Monday, 10 March 2014
Video Games Train Older Brains to Act Younger, Reversing Aging
It's not all fun and games. It turns out that video games have some beneficial impacts we weren't aware of--especially when it comes to older populations of people. Scientists have used a video game to help reverse some of the negative effects of aging on the brain.
Using video games to impact a person's health isn't anything new. Video games have been used frequently in the past to help improve various aspects of a person's real-life abilities. For example, they've been seen to improve eyesight and have even been shown to improve the reading abilities of dyslexic children.
The 3-D video game itself is specifically designed to improve cognitive control. In the game, participants race a car around a winding track while a variety of road signs pop up. The drivers have to keep an eye out for a specific type of sign while ignoring the rest, and have to press a button whenever that sign appears. This means that the players have to switch rapidly from driving to responding to the signs. This particular skill involves the use of multitasking, which generates interference in the brain that undermines performance.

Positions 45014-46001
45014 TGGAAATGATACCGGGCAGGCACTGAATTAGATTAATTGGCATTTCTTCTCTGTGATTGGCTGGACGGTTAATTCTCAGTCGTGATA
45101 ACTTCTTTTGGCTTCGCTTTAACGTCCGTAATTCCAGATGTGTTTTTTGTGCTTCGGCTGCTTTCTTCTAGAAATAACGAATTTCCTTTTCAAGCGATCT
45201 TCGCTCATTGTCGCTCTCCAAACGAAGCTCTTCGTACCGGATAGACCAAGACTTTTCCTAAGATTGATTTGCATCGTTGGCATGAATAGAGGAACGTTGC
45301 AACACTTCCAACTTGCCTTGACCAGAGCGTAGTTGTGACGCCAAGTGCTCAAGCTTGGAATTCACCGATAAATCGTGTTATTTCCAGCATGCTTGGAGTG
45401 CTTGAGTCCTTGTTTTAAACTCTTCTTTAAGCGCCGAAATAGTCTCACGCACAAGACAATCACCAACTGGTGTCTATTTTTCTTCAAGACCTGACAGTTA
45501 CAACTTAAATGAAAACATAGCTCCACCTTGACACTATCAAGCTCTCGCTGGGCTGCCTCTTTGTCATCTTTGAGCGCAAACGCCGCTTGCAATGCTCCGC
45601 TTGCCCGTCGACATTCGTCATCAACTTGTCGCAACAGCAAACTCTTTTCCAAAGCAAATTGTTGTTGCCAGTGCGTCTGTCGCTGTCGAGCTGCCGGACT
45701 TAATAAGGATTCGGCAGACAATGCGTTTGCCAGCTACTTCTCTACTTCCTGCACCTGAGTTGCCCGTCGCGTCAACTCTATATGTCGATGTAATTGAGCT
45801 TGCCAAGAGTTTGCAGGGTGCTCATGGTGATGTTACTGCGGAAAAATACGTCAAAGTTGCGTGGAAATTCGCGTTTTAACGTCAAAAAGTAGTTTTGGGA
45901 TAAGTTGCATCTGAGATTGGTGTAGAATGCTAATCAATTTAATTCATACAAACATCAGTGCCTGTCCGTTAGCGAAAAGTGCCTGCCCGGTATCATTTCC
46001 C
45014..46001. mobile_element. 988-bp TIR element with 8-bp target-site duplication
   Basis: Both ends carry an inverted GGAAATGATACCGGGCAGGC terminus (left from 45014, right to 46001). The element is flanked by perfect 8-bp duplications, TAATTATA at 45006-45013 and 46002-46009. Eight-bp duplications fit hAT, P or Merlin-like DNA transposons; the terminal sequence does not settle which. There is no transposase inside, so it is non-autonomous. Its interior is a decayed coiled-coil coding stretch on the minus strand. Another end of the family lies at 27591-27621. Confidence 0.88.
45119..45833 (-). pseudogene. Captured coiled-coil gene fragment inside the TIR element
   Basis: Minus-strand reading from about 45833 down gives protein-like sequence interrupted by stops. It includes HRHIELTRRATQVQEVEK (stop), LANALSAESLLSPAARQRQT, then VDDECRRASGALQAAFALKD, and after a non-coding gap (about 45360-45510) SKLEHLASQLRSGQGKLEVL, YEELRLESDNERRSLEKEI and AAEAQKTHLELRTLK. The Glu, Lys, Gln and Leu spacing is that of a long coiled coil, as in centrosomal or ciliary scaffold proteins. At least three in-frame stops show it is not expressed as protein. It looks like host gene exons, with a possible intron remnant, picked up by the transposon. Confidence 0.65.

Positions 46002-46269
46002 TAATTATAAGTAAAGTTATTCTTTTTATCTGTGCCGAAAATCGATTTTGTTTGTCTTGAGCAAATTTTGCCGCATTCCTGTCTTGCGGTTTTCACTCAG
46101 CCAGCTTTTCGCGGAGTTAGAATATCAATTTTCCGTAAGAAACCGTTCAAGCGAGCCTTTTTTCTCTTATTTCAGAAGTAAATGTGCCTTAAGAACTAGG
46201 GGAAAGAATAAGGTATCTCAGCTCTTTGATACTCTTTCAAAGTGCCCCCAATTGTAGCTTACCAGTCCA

This video game wasn't just for fun. It had a huge impact on the cognitive abilities of older players. After receiving just 12 hours of training on the game, spread over a month, 60- to 85-year-old study participants improved their performance until it surpassed that of 20-year-olds who played the game for the first time. In fact, the game also improved the participants' performance in two other important cognitive areas: working memory and sustained attention.
"The finding is a powerful example of how plastic the older brain is," said Adam Gazzaley, one of the researchers, in a news release.
Evidence that the adult brain is capable of learning has accumulated for many years. This latest study adds to the body of research, showing that even a small amount of brain training can reverse some of age-related decline. In fact, scientists found that this particular video game allowed participants to perform between on the Test of Variables of Attention, which measures sustained attention.
Currently, the researchers plan to conduct follow up studies using functional Magnetic Resonance Imaging in order to better understand how the neural network is involved in performance changes. Yet the findings show that video games could be used as a tool in order to help patients and also reveal a little bit more about older brains.